global LCP state is LCP_STATUS_IDLE, then all the tables
     should have an LCP status of TLS_COMPLETED.
     When an LCP starts, the global LCP status is LCP_INIT_TABLES
     and the thread starts setting all the NDB tables to
     TLS_ACTIVE. If any tables are not ready for LCP, the LCP
     initialization procedure continues with CONTINUEB signals
     until all tables have become available and been marked
     TLS_ACTIVE. When this initialization is complete, the global
     LCP status is set to LCP_STATUS_ACTIVE.
     This bug occurred when the following conditions were met:

        + An LCP was in the LCP_INIT_TABLES state, and some but not
          all tables had been set to TLS_ACTIVE.

        + The master node failed before the global LCP state
          changed to LCP_STATUS_ACTIVE; that is, before the LCP
          could finish processing all tables.

        + The NODE_FAILREP signal resulting from the node failure
          was processed before the final CONTINUEB signal from the
          LCP initialization process, so that the node failure was
          processed while the LCP remained in the LCP_INIT_TABLES
     Following master node failure and selection of a new one, the
     new master queries the remaining nodes with a MASTER_LCPREQ
     signal to determine the state of the LCP. At this point, since
     the LCP status was LCP_INIT_TABLES, the LCP status was reset
     to LCP_STATUS_IDLE. However, the LCP status of the tables was
     not modified, so there remained tables with TLS_ACTIVE.
     Afterwards, the failed node is removed from the LCP. If the
     LCP status of a given table is TLS_ACTIVE, there is a check
     that the global LCP status is not LCP_STATUS_IDLE; this check
     failed and caused the data node to fail.
     Now the MASTER_LCPREQ handler ensures that the tabLcpStatus
     for all tables is updated to TLS_COMPLETED when the global LCP
     status is changed to LCP_STATUS_IDLE. (Bug #18044717)

   * The logging of insert failures has been improved. This is
     intended to help diagnose occasional issues seen when writing
     to the mysql.ndb_binlog_index table. (Bug #17461625)

   * Employing a CHAR column that used the UTF8 character set as a
     table's primary key column led to node failure when restarting
     data nodes. Attempting to restore a table with such a primary
     key also caused ndb_restore to fail. (Bug #16895311, Bug

   * Cluster Replication: When using NDB$EPOCH_TRANS, conflicts
     between DELETE operations were handled like conflicts between
     updates, with the primary rejecting the transaction and
     dependents, and realigning the secondary. This meant that
     their behavior with regard to subsequent operations on any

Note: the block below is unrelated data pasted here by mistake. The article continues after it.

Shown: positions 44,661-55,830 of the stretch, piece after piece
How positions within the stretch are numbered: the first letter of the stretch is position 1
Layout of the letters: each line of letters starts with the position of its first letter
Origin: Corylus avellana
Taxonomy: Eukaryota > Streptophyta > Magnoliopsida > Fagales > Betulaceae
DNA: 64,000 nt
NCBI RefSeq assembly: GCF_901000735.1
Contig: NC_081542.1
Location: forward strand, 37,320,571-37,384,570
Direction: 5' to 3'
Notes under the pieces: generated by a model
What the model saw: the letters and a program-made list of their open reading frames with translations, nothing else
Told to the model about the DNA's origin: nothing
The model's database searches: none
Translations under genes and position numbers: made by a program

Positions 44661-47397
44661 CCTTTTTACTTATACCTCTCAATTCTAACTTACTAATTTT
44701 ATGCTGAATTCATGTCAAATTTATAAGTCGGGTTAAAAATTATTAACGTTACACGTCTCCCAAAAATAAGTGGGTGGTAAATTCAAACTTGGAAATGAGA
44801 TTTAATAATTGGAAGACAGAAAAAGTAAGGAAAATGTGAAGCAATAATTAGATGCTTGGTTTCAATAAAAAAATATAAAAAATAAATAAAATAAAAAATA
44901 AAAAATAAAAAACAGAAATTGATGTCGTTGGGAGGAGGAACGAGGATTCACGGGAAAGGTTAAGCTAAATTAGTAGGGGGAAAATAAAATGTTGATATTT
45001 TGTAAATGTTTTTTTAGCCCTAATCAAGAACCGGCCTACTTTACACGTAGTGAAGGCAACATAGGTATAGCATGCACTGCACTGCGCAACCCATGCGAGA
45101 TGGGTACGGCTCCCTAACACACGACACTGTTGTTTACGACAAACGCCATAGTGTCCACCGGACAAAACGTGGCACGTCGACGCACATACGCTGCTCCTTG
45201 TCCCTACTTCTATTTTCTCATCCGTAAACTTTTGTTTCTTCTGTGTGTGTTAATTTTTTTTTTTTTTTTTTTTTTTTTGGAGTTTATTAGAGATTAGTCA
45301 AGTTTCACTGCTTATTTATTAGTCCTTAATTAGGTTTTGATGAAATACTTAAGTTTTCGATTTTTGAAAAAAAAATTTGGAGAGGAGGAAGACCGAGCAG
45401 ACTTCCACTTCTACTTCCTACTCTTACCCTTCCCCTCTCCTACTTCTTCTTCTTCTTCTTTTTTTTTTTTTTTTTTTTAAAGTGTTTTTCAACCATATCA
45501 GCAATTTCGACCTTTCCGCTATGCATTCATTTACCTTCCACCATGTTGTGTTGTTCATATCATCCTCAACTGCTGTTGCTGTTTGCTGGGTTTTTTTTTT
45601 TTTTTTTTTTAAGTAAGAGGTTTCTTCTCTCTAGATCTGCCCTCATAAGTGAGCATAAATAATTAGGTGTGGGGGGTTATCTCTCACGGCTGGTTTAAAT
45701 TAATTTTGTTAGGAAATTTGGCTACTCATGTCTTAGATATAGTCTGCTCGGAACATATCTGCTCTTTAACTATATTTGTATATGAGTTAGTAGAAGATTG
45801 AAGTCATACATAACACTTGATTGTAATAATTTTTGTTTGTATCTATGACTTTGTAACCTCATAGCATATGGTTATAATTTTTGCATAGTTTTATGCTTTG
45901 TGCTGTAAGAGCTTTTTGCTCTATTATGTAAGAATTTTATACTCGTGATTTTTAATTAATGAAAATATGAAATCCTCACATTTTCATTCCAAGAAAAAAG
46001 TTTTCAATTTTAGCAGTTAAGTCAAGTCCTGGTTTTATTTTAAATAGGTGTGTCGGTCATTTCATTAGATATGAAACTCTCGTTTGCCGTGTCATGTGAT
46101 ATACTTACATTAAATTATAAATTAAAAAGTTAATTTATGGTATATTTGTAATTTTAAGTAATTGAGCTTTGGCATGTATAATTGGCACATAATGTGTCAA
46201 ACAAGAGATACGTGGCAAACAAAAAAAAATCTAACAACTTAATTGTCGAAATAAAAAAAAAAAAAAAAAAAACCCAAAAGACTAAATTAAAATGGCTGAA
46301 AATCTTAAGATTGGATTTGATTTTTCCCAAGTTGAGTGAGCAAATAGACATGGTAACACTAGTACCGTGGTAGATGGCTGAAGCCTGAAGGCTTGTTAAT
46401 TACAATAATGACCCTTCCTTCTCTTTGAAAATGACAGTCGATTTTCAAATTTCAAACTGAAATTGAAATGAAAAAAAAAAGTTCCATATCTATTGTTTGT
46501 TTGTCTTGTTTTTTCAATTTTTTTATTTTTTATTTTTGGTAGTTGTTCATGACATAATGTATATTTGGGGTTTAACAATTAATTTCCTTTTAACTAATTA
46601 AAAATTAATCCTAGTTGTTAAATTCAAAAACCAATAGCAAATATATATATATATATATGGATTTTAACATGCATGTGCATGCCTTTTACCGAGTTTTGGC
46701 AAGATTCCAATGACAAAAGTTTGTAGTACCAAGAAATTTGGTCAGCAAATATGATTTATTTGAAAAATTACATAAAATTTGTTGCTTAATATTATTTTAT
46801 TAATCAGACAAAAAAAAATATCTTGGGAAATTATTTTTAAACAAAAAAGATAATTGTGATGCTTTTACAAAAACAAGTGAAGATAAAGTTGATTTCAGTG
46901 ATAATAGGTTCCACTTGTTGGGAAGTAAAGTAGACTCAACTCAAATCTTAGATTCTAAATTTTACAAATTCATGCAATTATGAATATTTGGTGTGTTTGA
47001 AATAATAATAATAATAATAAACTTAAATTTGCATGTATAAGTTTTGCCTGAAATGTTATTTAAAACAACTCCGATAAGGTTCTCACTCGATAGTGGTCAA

affected row or rows depended on whether they were in the same
     epoch or a different one: within the same epoch, they were
     considered conflicting events; in different epochs, they were
     not considered in conflict.
     This fix brings the handling of conflicts between deletes by
     NDB$EPOCH_TRANS with that performed when using NDB$EPOCH for
     conflict detection and resolution, and extends testing with
     NDB$EPOCH and NDB$EPOCH_TRANS to include "delete-delete"
     conflicts, and encapsulate the expected result, with
     transactional conflict handling modified so that a conflict
     between DELETE operations alone is not sufficient to cause a
     transaction to be considered in conflict. (Bug #18459944)

   * Cluster API: When an NDB data node indicates a buffer overflow
     via an empty epoch, the event buffer places an inconsistent
     data event in the event queue. When this was consumed, it was
     not removed from the event queue as expected, causing
     subsequent nextEvent() calls to return 0. This caused event
     consumption to stall because the inconsistency remained
     flagged forever, while event data accumulated in the queue.
     Event data belonging to an empty inconsistent epoch can be
     found either at the beginning or somewhere in the middle.
     pollEvents() returns 0 for the first case. This fix handles
     the second case: calling nextEvent() call dequeues the
     inconsistent event before it returns. In order to benefit from
     this fix, user applications must call nextEvent() even when
     pollEvents() returns 0. (Bug #18716991)

   * Cluster API: The pollEvents() method returned 1, even when
     called with a wait time equal to 0, and there were no events
     waiting in the queue. Now in such cases it returns 0 as
     expected. (Bug #18703871)

On behalf of the MySQL Cluster and the Oracle/MySQL RE Team,
Hery Ramilison
MySQL Cluster 7.1.32 has been releasedHery Ramilison16 Jul